SITA refuses to be held at gunpoint

Read time 3min 40sec
SITA CEO Setumo Mohapi.
SITA CEO Setumo Mohapi.

State IT Agency (SITA) CEO Setumo Mohapi sent out a stern warning to service providers that think they can hold the entity to ransom.

Mohapi was speaking on Friday during the launch of SITA's National Development Plan hackathon, and noted the agency forgot its function, but it is in the process of redefining its role within the industry.

According to the CEO, the public perception is that SITA is fighting with its suppliers. This, he said, is not a fight, but the government agency is standing its ground in regards to the transformation it wants in the industry.

"Never again do we want to see members of the industry hold a gun to SITA's head, saying if you don't pay 500% more... you are going to bring this country to a standstill," said Mohapi. "Never again, and we stand by that."

Trail of corruption

Over the years, SITA gained a reputation as the embattled government IT procurement arm; the result of corruption claims and irregular procurement practices levelled against it.

Since taking office in 2015, Mohapi has reiterated his commitment to clean up the organisation by rooting out corruption. In line with the restructuring exercise, SITA's executive committee established an internal forensic investigation into the organisation's operations.

The investigation uncovered large-scale corruption in supply chain management and human capital management, which the CEO described as destroying the soul and essence of SITA.

Mohapi previously pointed out by focusing more on procurement, a new culture started brewing in certain areas of SITA through individuals, in the supply market, and also in the customer side.

Earlier this year, SITA announced it had officially requested a full investigation into the Eastern Cape provincial government's broadband project, amid allegations of unlawful procurement processes.

Most recently, SITA was flung into the spotlight amid allegations of corruption involving the South African Police Services (SAPS), Forensic Data Analysts (FDA) and its owner, Keith Keating.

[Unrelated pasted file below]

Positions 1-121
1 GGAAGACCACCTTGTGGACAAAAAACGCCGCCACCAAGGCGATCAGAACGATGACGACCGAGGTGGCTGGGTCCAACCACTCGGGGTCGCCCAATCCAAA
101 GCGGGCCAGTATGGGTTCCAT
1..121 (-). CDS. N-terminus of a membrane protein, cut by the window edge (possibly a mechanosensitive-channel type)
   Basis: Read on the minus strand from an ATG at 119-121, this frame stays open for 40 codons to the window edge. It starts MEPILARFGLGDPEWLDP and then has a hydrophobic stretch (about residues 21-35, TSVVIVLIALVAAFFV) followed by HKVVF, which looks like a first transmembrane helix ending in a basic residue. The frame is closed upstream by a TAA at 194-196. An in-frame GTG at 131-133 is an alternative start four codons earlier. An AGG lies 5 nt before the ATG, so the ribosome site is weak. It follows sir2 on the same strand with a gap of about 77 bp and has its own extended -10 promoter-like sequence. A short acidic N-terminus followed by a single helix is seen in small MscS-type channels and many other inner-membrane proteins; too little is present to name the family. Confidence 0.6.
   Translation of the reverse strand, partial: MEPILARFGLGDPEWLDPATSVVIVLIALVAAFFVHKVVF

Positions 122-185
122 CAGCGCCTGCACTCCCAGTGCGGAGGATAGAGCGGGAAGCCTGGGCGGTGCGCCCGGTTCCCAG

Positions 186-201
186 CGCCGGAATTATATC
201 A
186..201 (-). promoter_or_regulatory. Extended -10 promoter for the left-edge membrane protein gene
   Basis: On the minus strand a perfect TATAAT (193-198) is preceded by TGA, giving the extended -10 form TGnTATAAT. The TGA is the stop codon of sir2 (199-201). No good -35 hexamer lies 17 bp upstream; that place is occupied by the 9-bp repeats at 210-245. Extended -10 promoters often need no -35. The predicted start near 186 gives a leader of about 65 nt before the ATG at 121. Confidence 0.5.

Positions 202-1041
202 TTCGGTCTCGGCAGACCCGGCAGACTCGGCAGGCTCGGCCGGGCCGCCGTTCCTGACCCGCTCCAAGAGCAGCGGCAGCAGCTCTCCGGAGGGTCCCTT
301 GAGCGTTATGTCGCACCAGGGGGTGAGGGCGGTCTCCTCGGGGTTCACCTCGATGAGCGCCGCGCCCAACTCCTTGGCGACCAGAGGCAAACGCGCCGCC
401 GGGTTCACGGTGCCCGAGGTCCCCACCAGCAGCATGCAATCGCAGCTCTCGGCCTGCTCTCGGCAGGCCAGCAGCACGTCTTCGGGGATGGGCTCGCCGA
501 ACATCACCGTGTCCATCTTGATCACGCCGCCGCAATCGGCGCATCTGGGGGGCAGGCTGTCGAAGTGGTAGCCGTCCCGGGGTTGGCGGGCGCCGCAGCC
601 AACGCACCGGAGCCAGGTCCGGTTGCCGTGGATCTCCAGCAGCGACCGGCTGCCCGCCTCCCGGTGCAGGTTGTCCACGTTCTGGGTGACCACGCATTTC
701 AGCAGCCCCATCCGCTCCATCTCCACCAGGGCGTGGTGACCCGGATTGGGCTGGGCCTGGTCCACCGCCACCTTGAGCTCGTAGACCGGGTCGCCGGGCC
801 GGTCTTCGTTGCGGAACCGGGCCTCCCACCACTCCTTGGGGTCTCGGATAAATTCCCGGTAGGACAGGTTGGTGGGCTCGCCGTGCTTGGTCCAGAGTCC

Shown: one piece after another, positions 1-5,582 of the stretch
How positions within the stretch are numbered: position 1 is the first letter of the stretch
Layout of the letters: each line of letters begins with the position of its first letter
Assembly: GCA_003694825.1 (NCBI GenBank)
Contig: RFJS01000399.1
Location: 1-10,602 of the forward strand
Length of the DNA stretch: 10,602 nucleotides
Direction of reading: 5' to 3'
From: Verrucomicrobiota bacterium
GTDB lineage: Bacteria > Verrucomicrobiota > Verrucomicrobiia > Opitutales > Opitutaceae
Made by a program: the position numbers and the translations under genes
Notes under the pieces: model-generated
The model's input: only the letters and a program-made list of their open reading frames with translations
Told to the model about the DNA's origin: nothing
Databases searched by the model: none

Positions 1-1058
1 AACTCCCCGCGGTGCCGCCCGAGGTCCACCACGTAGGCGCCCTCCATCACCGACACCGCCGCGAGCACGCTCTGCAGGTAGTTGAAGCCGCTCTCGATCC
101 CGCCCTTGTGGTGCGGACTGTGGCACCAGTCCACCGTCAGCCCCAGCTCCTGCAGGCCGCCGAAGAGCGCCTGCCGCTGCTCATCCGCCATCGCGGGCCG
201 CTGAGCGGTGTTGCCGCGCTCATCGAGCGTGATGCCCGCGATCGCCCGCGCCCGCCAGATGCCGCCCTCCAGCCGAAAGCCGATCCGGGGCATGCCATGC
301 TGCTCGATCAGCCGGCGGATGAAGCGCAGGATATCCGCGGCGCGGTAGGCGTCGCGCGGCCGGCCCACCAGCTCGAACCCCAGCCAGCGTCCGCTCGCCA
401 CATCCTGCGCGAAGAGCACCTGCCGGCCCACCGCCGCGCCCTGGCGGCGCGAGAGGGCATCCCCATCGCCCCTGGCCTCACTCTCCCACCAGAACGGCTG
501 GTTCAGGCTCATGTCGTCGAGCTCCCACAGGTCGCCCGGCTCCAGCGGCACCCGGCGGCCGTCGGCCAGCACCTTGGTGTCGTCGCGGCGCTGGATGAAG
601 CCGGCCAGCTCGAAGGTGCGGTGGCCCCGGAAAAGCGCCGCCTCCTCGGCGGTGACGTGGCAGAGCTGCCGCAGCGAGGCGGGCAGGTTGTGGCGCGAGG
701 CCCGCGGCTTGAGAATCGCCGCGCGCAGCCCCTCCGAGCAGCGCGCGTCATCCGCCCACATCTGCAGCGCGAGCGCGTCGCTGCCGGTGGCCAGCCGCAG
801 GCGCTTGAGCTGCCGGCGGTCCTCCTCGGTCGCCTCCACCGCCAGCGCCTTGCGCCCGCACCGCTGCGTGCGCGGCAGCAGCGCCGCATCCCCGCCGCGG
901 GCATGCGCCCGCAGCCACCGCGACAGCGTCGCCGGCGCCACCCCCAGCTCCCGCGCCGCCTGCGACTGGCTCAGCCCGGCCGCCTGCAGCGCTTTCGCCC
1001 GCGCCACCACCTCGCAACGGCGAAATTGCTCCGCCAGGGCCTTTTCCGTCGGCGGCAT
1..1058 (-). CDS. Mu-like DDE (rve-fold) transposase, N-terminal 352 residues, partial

As reports about the legality of contracts entered into by SITA, the SAPS and FDA unravelled, there were fears the country's criminal justice system would be switched off. FDA, the SITA-appointed service provider, threatened to terminate essential software services of the SAPS as a result of non-payment.

Mohapi explained: "The fights that we are in right now are the fights that are located within the structure of the industry. We probably did not ask and did not say what we wanted. We allowed the industry to dictate what it could do for government.

He said SITA failed to stick to its mandate. "We did not voice the reason for our existence as SITA, which is to make sure that we improve service delivery to the public, and not just buy licences that are probably created outside of the country."

Redefined mandate

According to Mohapi, SITA has to redefine not only its own role, but also the industry's relationship with public service.

"We have an existential problem as the industry. We need to change what we want to get out of technology and we need to look at the impact of what we do."

Nokuzola Ehrens, SITA board member and acting chairperson of the sub-committee for research, development and innovation, reiterated the agency is at a turnaround stage.

"We want to make sure that we can really change the way that SITA is perceived and make it the way we need for it to be perceived. We should be the leaders and advisors of technology.

"We should be the think-tanks in the industry and provide solutions to problems and not just be an organisation that purchases on behalf of the government, because that has compromised SITA.

"On the procurement side, we have managed to introduce an automated system to make sure there is less human intervention so that everybody that is in the pool gets a chance," she concluded.

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